Ppm - Assessing Overall Performance

Taguchi defined a loss function which quantifies the losses due to manufacturing variation. As product characteristics depart from their design target, this loss function states that the loss will be proportional to the target deviation squared. Chan, Cheng, and Spiring created a capability measure, Cpm which is inversely related to this loss.

Ppm, is derived from Cpm and is inversely related to the losses in a manufacturing process. The higher the Ppm value, the better the process performance. When a target, upper, and lower specification are given, Ppm is calculated by



  • USL is the Upper Specification Limit,
  • LSL is the Lower Specification Limit,
  • X is the observed value,
  • T is the Target,
  • s is the sample standard deviation from all combined data,
  • X-bar is the sample mean from all combined data, and
  • n is the total number of observations.


When a characteristic is bounded, by zero or some other value, and the target is at the bounds, for example zero for flatness, enter a specification at the bounds and use the above formula. Similarly, if analyzing within part variability which is intended to be zero, use a lower specification and target of zero, and an upper specification equal to the specification range.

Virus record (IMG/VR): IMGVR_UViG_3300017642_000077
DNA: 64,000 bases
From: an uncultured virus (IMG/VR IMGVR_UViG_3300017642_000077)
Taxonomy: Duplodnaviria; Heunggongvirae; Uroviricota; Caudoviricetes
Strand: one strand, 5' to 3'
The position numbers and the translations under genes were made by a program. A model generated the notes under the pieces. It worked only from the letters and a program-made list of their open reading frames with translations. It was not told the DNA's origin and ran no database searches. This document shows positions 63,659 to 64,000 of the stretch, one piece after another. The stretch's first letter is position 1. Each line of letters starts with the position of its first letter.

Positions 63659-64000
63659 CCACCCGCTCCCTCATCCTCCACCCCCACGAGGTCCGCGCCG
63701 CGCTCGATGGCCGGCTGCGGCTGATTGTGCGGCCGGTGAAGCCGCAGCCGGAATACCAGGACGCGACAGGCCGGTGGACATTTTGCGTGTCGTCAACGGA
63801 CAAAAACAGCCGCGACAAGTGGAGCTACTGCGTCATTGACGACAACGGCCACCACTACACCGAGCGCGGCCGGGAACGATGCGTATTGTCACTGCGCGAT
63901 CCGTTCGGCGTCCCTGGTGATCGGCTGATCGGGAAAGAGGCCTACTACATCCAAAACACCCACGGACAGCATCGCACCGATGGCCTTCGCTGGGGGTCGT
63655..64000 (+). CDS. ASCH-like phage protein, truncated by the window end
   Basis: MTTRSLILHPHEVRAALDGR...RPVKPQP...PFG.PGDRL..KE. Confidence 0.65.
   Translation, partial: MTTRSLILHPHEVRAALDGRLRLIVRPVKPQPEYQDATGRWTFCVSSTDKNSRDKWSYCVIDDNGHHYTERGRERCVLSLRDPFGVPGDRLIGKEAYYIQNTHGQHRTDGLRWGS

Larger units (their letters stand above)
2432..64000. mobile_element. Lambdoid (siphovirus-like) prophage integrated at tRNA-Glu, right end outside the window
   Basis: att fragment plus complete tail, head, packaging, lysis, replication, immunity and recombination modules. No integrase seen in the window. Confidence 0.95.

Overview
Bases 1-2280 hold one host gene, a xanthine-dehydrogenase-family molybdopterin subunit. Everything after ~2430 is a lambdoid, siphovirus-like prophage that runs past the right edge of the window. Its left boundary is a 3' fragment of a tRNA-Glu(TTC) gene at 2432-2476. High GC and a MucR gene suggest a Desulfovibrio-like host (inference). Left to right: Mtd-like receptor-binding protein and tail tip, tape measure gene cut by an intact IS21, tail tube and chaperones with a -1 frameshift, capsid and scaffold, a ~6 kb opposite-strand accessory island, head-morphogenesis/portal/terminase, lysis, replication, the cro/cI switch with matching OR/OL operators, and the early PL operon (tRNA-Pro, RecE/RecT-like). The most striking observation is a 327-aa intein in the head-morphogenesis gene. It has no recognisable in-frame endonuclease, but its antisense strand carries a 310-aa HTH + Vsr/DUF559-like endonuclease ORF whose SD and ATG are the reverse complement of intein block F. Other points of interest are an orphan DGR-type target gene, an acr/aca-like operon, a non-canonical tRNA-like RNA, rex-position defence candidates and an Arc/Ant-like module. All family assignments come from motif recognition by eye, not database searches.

For a single specification and target the following is used


where SL is the Specification Limit.

The use of Ppm assumes valid specifications and targets are given and representative samples are generated during the period of interest.

When appropriately employed, Ppm may be used as a primary measure to assess the performance of a process. Process performance will improve, as measured by increases in Ppm, as:

  • the process is brought into better control;
  • systematic variation such as differences in tooling, setup, operators, machines, and materials is reduced;
  • the process is brought on target; and
  • the inherent variation of the process is reduced.